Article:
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MIT launches global nanotech push

Group to focus on medical and health research

CAMBRIDGE -- Leaders of 10 research universities from around the world will gather at the Massachusetts Institute of Technology today to launch an international collaboration to use nanotechnology tools for global health and medical research.

The collaboration, called GEM4, or Global Enterprise for Micro-Mechanics and Molecular Medicine, represents an ambitious effort to apply global sourcing principles to research at the intersection of engineering and life sciences.

The conference was organized by Subra Suresh, head of MIT's department of materials science and engineering.

MIT's president, Susan Hockfield, said in an interview that the initiative could herald a new model for international research, with far-flung researchers sharing their expertise in person, online, and through teleconferencing.

''GEM4 is a new way of collaborating," Hockfield said. ''I am very interested in cultivating the kinds of activities that bring engineers and life scientists into conversation with one together."

Other nanotechnology research projects have focused heavily on diagnostics and testing the effectiveness of drugs. GEM4, though, will use tools like atomic force microscopes, laser tweezers, and nanoscale plate stretchers -- staples at Suresh's three-year-old Nano-Mechanical Technology Lab at MIT -- to study changes in human cells for research projects on infectious diseases like malaria and sickle cell anemia, cancers of the liver and pancreas, and cardiovascular diseases.

''These are tools that were not available five years ago," said Suresh, who initially used them to examine how stresses affect materials. ''They could help to answer one of the key questions as a disease progresses in the human body:

''What is the connection between the development of the disease and the ability of a cell to change shape, move through the body, and stick to a blood vessel wall?"

GEM4 grew out of Suresh's collaborations over the past two years with the National University of Singapore, which has a strong research program in microbiology, and Institut Pasteur of France, a leader in genetics research.

Others that have signed on are the Harvard School of Public Health, the Max-Planck Institute in Germany, the University of Illinois, Georgia Institute of Technology, California Institute of Technology, Johns Hopkins University, and Chulabhorn Research Institute in Thailand.

All told, these schools have contributed several million dollars toward the project.

Within the next few years, Suresh said, GEM4 hopes to attract tens of millions of dollars in research grants from US agencies such as the National Science Foundation and the National Institutes of Health, as well as foreign technology research funding sources.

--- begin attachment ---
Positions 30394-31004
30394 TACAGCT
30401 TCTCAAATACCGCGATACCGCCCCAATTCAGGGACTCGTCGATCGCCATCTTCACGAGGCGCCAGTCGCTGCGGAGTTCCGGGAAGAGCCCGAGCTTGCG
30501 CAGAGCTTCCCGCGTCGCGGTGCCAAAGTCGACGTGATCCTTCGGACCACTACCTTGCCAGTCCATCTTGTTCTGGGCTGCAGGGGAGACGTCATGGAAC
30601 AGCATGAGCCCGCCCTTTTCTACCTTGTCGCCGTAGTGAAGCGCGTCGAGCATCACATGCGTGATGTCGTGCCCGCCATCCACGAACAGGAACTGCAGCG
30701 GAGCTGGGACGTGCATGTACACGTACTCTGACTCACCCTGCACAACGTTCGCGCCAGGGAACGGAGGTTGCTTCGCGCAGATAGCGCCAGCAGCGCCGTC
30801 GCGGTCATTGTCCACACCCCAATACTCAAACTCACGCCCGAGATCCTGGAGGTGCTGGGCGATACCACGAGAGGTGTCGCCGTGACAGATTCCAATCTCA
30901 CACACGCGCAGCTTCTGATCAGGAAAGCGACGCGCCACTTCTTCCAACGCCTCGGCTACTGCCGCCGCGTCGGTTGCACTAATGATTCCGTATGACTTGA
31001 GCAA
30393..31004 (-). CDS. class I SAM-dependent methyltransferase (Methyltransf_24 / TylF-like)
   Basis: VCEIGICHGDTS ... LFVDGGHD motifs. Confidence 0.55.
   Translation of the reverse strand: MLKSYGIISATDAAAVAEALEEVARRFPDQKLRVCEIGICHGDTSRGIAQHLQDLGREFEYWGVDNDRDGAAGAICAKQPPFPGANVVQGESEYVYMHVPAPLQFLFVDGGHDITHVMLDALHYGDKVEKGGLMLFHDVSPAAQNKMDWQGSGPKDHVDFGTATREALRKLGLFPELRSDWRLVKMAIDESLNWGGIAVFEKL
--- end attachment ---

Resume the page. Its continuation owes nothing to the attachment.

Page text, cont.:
At a kickoff colloquium scheduled for tomorrow, teams focused on nanomechanics, biomedicine, and environmental health will begin identifying specific research projects.

GEM4 also plans to host an international conference on cancer in 2007, probably in Singapore.

''By leveraging global resources, we can take on problems that no one individual scientist or institution or region of the world can address effectively by themselves," said Suresh, who worked with MIT biological engineering professors John Essigmann and Ram Sasisekharan to define the scope of the global collaboration.

Among those set to attend a launch ceremony for GEM4 at MIT today are C. Fong Shih, president of the National University of Singapore; Richard Herman, chancellor of the University of Illinois; Judah Folkman, director of surgical research at Children's Hospital in Boston; MIT professor Robert Langer, a leader in biomedical engineering; and Thailand's Princess Chulabhorn Mahidol, a biochemist who is president of Chulabhorn Research Institute.

Hockfield, who in May unveiled an MIT initiative to address the world's growing energy problems, said programs like GEM4 will represent another major thrust of MIT research in the coming years. She likened today's convergence of engineering and the life sciences to the convergence of engineering and physics that transformed the research environment at MIT and other technology-oriented schools 50 years ago.

''A third of our engineering faculty are already doing some kind of work in the life sciences," Hockfield said, noting that the two fields were distinct in the past.

''And the life sciences are evolving very rapidly in directions where . . . the engineering disciplines are being applied in their research."

Robert Weisman can be reached at

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